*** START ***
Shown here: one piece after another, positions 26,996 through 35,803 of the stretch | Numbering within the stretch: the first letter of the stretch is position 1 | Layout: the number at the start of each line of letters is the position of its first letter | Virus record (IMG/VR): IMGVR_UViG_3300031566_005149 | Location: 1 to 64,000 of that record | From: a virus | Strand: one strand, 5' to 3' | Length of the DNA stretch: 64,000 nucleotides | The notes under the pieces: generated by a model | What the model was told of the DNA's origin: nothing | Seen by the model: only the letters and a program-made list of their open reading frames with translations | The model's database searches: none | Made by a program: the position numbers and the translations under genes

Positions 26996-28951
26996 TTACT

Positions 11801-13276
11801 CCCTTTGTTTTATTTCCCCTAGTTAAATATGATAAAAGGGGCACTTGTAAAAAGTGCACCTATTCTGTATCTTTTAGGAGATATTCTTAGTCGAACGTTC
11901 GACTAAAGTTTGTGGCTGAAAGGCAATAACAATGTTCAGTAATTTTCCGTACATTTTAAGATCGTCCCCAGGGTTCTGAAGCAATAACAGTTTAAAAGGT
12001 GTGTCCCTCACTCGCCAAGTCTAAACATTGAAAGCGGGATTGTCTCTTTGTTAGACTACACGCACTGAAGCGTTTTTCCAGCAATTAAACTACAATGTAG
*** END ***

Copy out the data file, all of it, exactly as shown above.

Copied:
Shown here: one piece after another, positions 26,996 through 35,803 of the stretch | Numbering within the stretch: the first letter of the stretch is position 1 | Layout: the number at the start of each line of letters is the position of its first letter | Virus record (IMG/VR): IMGVR_UViG_3300031566_005149 | Location: 1 to 64,000 of that record | From: a virus | Strand: one strand, 5' to 3' | Length of the DNA stretch: 64,000 nucleotides | The notes under the pieces: generated by a model | What the model was told of the DNA's origin: nothing | Seen by the model: only the letters and a program-made list of their open reading frames with translations | The model's database searches: none | Made by a program: the position numbers and the translations under genes

Positions 26996-28951
26996 TTACT

Positions 11801-13276
11801 CCCTTTGTTTTATTTCCCCTAGTTAAATATGATAAAAGGGGCACTTGTAAAAAGTGCACCTATTCTGTATCTTTTAGGAGATATTCTTAGTCGAACGTTC
11901 GACTAAAGTTTGTGGCTGAAAGGCAATAACAATGTTCAGTAATTTTCCGTACATTTTAAGATCGTCCCCAGGGTTCTGAAGCAATAACAGTTTAAAAGGT
12001 GTGTCCCTCACTCGCCAAGTCTAAACATTGAAAGCGGGATTGTCTCTTTGTTAGACTACACGCACTGAAGCGTTTTTCCAGCAATTAAACTACAATGTAG